Sunday, November 22, 2015

A few weeks ago I announced that this blog was going to have weekly updates.  I apologize for not following through on that.  I haven’t given up, and I intend to keep writing here. 
So, on to today’s subject: changes in Chinese population control laws.  It is now legal for Chinese couples to have up to two children without special permission or pain of punishment.  A seemingly simple change speaks volumes about China.  If you remember, the Communist Party first announced plans for this round of reforms two years ago at the Party Congress that also anointed Xi Jinping as paramount leader.  In that post, I mentioned that Chinese Communist Party reformers like to work slowly, carefully and very deliberately.  And here we are, two years after they first announced it, the government of China relaxed the birth control laws.  The announcement made a lot of waves, and raised a lot of questions about it’s actual significance to China. 

Every China-watcher who has commented on the reform agrees the Party was driven to make these changes to address an aging population and a looming labor crunch.  So the biggest question is will the new laws allow enough births in time to address labor shortfalls, and produce enough income to care for a high population of elderly.  For my part I simply do not know the answer.  When you read about Chinese demographics, you hear that many Chinese couples wish to have more children.  In that case, it is logical to expect more births per couple, which leaves the question of timing.  When are they going to have those children?  People tend to voluntarily put off having children, and tend to have fewer of them anyway as they grow in affluence.  That’s right: success and wealth form humanity’s best population control strategy.  It works like this:  when your children have a better chance of survival, you can invest more resources in their upbringing.  But even abundant resources are finite, so investing more resources in raising children creates pressure to have fewer of them.  Chinese couples may find themselves in this environment soon, if they don’t already.  I am talking about a situation in which parents have autonomy over their reproduction, which hasn’t been the case in China.  I suppose it still doesn’t count when the limit is only raised to two children per couple.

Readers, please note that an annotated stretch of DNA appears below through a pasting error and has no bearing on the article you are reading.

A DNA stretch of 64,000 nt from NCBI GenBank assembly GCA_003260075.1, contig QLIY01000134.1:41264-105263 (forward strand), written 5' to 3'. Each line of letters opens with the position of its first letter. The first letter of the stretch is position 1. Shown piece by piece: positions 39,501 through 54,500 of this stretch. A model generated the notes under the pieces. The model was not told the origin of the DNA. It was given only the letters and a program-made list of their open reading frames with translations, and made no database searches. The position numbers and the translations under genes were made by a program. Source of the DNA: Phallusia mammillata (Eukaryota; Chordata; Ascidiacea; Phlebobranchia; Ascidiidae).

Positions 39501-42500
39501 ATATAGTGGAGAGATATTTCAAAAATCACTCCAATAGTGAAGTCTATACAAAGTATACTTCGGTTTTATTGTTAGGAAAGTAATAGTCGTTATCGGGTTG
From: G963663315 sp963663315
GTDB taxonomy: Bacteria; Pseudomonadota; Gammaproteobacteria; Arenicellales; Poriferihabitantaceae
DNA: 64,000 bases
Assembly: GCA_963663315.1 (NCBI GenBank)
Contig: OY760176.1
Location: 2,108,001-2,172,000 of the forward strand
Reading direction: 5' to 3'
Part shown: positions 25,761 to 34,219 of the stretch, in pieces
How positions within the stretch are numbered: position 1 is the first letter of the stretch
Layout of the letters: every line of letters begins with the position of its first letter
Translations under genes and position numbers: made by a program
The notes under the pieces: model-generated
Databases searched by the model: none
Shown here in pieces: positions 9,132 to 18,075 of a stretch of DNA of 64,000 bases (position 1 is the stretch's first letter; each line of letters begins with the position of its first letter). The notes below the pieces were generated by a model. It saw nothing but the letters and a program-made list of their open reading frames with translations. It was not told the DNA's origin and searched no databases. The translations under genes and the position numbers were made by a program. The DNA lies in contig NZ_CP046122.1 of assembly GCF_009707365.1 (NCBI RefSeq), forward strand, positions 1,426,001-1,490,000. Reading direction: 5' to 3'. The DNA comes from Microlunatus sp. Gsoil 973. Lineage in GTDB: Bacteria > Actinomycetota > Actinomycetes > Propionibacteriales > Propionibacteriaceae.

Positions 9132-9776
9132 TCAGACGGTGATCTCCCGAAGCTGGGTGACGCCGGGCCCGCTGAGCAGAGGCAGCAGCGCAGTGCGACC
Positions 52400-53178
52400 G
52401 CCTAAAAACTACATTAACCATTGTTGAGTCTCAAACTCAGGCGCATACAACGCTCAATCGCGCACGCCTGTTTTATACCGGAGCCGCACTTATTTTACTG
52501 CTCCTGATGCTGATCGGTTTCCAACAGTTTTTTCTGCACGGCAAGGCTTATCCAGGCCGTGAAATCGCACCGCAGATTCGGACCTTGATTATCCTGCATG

The long time lag between the announcement that the one-child policy would be reformed and the actual promulgation of the new two-child policy indicates how the Communist Party has approached reform since the tenure of Deng Xiaoping as China’s paramount leader.  They do them slowly, and a few reforms at a time so that the authorities can observe the consequences and make further policy changes to address unintended negative consequences.  Keep in mind, Chinese officials are not especially talkative about this approach.  Political scientists put this analysis together over the decades.  It derives from the philosopher of Deng Xiaoping and his supporters and the father of Chinese republicanism; Sun Yat-sen.  Sun Yat-sen described a system of governance he called “socialism with Chinese characteristics,” and sometimes called “democracy with Chinese characteristics.”  Sun believed that China could not simply introduce democracy and modern economics with a few government edicts because too much of Chinese education and daily life was still too backwards and medieval to accommodate modern philosophers without a high chance of failure that would only enable the re-establishment of monarchy.  China would have to carefully cultivate modernity on its own terms, and to do so required the guidance of educated elites who understood the benefits of democracy and its prerequisites of modern education and modern industry to support, how to write proper democratic and industrial, and most importantly, implementing all of those things in the first place.  Deng Xiaoping and his successors have governed by this philosophy.  In fact, Taiwan was governed this way for decades too.  What does this have to do with population control?  Xi Jinping and his team do not want to liberalize China’s population control laws only to send China too far in the other direction.  They decided the one-child policy was no longer appropriate for China, but they did not want to cause different population problems down the line.  They took their time to devise what they hope is exactly the right population for China.  Xi and Deng govern the way they think Sun Yat-sen governed.  It means President Xi thinks if he had loosened the laws anymore, Chinese couples would not naturally stop at two, but have many more and leave China with an excess of people it would not be able to care for.

As conditions within a country such as China change, policy has to change with them.  Statesmen introduce laws to address specific problems.  The way they change policies tells us how statesmen understand the problems they try to address, and how they understand the tools at society’s disposal. 

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